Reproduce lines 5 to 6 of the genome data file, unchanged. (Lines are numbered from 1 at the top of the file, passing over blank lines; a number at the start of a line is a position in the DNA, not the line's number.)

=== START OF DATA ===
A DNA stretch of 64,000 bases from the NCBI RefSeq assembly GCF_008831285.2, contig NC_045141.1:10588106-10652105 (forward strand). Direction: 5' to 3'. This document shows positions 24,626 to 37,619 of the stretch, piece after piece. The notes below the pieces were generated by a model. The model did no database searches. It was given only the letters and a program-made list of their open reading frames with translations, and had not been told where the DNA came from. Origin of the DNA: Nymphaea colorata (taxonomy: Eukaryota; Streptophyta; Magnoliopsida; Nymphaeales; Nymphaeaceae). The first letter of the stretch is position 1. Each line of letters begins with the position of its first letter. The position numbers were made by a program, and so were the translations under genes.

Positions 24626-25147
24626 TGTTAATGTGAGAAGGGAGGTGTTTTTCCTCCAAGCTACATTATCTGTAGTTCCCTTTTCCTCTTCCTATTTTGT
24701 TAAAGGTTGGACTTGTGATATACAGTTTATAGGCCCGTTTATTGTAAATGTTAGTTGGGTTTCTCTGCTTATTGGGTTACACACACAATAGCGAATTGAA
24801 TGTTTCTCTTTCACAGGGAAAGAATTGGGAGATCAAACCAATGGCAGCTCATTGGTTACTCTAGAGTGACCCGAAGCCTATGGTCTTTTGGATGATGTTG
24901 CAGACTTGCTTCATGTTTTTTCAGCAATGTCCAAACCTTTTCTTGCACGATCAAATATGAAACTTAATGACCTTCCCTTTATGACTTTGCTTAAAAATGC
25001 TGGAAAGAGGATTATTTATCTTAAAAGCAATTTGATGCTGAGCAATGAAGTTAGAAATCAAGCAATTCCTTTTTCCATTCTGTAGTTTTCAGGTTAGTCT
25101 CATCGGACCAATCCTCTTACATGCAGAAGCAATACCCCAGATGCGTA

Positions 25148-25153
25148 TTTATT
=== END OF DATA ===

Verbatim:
24801 TGTTTCTCTTTCACAGGGAAAGAATTGGGAGATCAAACCAATGGCAGCTCATTGGTTACTCTAGAGTGACCCGAAGCCTATGGTCTTTTGGATGATGTTG
24901 CAGACTTGCTTCATGTTTTTTCAGCAATGTCCAAACCTTTTCTTGCACGATCAAATATGAAACTTAATGACCTTCCCTTTATGACTTTGCTTAAAAATGC